Life can be expensive. Even someone working full time can struggle to stretch their budget or reach financial goals. But instead of living pay cheque to pay cheque it may be time to stop making excuses for not having a side hustle and get in some after-work work.
As the price of oil drops employees in some industries face the very real prospect of job cuts. Economists warn that more tough times are ahead so having multiple income streams could be a buffer against the loss of your primary job.
Or maybe money is not an issue and the real draw to a side hustle for you is having an opportunity to explore different skills and interests. I know engineers who are makeup artists after work, dentists who bartend and business analysts who bake. There is nothing wrong with your day job funding your passion.
With so much to gain, why do so few of us take the leap to diversifying our income streams? Topping the list of excuses…
Not enough time
After a full day of work, most of us do not relish the idea of having to do more. With already busy lives how do we find the time to earn extra income? The key is in choosing the right second job and being realistic about the number of hours you plan to dedicate to it. Some side jobs can take as little as five hours a week. When you consider the time you spend watching TV or surfing the Internet, five hours is more than doable.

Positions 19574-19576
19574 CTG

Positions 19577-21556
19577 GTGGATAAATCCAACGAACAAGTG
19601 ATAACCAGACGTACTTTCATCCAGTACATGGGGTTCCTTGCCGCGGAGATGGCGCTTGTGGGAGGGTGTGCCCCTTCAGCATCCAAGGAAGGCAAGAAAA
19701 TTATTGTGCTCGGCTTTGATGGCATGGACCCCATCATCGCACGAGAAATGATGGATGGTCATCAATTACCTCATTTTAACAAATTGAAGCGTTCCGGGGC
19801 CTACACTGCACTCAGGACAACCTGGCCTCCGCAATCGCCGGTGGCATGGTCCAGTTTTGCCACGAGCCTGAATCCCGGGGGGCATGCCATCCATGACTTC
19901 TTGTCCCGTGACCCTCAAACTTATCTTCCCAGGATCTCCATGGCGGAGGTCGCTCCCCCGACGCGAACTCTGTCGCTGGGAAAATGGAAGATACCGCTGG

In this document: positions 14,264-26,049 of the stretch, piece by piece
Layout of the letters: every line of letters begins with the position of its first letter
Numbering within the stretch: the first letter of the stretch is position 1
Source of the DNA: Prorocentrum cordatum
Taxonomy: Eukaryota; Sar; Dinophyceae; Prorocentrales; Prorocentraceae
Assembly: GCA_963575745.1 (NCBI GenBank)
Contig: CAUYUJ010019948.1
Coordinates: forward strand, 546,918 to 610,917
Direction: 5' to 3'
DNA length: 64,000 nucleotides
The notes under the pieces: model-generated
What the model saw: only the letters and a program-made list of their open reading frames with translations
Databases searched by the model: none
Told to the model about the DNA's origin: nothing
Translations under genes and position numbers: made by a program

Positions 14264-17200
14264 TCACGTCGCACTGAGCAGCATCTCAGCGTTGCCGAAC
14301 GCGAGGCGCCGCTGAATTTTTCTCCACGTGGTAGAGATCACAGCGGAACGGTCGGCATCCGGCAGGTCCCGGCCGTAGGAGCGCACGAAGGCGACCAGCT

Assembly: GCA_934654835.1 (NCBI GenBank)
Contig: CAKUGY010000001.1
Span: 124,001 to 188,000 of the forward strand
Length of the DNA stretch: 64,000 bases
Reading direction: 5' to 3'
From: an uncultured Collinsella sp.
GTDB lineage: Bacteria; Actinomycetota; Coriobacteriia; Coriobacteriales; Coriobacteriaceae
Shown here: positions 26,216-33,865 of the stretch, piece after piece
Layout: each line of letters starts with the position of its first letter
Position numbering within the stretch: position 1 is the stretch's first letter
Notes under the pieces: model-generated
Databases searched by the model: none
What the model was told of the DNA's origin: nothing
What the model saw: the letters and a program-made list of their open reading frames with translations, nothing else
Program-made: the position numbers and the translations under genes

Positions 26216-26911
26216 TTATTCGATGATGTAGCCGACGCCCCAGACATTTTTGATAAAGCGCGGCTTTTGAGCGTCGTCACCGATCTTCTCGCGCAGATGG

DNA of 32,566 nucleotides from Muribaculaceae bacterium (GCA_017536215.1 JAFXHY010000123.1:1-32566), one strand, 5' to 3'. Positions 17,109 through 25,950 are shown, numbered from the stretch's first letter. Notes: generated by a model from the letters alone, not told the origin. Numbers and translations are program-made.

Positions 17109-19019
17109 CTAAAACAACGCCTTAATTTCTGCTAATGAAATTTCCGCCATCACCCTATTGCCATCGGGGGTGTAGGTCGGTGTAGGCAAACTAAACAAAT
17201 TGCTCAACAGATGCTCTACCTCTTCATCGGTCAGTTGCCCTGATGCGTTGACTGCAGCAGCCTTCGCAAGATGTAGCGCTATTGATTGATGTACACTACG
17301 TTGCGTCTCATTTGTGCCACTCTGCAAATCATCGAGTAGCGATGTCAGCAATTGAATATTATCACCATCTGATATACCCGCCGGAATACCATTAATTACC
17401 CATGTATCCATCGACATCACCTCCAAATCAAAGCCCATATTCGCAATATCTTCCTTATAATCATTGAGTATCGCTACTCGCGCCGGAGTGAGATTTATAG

Some people never start earning a side income because they get paralysed deciding what to do. Some people can’t think of anything they could do for extra money, while others have too many ideas and can’t pick just one. This is where a little bit of research comes in. Start with a list of what you can do (or what you can quickly learn to do) and what you enjoy. After brainstorming ways you can charge for your skills, you need to test if there is a market for what you’re offering. Doing something you enjoy that no one would pay for is a hobby, not a side hustle.
Starting a business is hard
When you start earning income on the side you are actually starting a business and it requires diligence and perseverance. Most new businesses fail within the first five years, so no, running a business is no cake walk. It’s not impossible either. Start small and tap your existing network for clients and leads. Learn as much as you can, not just about your craft, but also about selling, marketing and running a business.
You can do it. Get something going on the side and set yourself on a path to financial freedom.